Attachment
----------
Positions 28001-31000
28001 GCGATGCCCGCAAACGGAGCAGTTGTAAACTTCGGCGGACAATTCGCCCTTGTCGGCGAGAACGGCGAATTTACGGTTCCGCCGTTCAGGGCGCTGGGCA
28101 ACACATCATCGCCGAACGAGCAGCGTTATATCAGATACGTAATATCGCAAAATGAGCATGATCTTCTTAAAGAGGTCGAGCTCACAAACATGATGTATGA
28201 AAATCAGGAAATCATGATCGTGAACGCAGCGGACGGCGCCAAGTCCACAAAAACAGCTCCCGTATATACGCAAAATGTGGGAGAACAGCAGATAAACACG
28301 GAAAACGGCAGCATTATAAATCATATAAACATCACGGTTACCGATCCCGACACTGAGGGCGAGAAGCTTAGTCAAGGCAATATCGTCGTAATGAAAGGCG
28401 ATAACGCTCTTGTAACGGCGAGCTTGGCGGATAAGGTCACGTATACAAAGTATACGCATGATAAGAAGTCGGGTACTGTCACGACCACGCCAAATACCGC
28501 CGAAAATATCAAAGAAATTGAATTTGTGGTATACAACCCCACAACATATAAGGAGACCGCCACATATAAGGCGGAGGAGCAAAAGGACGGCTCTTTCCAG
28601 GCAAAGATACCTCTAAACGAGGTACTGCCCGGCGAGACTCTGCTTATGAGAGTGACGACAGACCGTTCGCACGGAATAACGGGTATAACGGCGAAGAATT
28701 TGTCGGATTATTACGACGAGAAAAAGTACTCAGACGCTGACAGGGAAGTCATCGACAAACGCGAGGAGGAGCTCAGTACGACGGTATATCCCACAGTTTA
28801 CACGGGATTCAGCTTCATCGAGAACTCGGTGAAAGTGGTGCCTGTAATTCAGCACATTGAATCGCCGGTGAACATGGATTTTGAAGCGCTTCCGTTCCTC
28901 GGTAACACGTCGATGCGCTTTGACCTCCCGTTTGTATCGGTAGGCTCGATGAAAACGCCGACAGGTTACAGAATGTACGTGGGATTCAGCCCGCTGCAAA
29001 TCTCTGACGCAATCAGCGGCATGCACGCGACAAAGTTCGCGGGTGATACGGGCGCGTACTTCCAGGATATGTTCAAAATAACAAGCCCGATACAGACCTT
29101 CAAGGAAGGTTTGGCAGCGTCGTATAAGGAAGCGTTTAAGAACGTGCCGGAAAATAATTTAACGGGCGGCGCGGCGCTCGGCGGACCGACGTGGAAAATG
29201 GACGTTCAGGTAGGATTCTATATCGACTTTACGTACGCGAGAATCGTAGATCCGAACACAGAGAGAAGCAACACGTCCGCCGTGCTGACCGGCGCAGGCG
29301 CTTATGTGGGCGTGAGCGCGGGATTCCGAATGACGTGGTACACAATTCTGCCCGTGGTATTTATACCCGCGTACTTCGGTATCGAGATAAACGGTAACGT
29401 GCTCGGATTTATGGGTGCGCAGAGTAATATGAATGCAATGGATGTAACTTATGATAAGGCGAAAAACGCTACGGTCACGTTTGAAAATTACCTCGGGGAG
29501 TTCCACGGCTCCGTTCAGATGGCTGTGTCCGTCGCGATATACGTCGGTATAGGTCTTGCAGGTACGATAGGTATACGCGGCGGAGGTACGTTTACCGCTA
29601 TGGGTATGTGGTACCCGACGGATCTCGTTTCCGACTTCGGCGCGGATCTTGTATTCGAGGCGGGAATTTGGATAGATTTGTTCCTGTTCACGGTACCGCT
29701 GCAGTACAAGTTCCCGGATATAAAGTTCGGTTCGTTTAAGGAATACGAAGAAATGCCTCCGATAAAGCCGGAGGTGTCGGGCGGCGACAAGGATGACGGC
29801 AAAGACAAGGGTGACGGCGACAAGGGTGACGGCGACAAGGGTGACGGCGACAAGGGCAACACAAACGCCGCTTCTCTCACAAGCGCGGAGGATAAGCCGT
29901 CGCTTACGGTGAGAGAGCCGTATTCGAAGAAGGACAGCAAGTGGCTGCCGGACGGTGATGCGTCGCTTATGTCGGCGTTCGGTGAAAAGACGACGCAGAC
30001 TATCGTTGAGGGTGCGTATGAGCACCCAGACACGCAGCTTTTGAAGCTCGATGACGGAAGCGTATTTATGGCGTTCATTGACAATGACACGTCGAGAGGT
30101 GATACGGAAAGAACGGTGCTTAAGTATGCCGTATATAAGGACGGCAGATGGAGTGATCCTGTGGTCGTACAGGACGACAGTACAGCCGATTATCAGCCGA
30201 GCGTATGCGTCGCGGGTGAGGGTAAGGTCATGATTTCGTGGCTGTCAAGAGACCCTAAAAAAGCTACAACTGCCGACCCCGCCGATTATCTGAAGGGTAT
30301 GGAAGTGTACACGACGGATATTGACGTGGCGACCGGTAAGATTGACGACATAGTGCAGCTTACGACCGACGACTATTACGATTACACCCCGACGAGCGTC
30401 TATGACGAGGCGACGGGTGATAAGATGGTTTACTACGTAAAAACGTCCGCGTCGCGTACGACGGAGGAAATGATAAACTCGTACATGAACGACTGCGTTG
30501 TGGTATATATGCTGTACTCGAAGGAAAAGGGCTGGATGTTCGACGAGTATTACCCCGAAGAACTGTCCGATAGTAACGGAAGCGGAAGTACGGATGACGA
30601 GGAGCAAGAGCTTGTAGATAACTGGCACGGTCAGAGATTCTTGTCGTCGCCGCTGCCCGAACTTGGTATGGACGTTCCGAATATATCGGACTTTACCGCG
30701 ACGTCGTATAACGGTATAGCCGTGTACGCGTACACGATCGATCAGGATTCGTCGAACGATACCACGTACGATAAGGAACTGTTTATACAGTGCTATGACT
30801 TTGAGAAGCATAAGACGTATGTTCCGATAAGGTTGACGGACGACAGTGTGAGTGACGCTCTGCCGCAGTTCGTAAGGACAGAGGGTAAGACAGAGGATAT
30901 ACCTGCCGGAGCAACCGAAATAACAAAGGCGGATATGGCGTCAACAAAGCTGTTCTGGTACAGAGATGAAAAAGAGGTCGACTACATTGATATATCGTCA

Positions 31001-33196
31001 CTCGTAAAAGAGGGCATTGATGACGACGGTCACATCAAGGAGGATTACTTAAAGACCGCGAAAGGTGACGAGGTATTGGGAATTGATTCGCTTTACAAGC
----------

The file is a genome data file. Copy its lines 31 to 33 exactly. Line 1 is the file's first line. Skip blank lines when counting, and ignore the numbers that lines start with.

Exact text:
30901 ACCTGCCGGAGCAACCGAAATAACAAAGGCGGATATGGCGTCAACAAAGCTGTTCTGGTACAGAGATGAAAAAGAGGTCGACTACATTGATATATCGTCA

Positions 31001-33196
31001 CTCGTAAAAGAGGGCATTGATGACGACGGTCACATCAAGGAGGATTACTTAAAGACCGCGAAAGGTGACGAGGTATTGGGAATTGATTCGCTTTACAAGC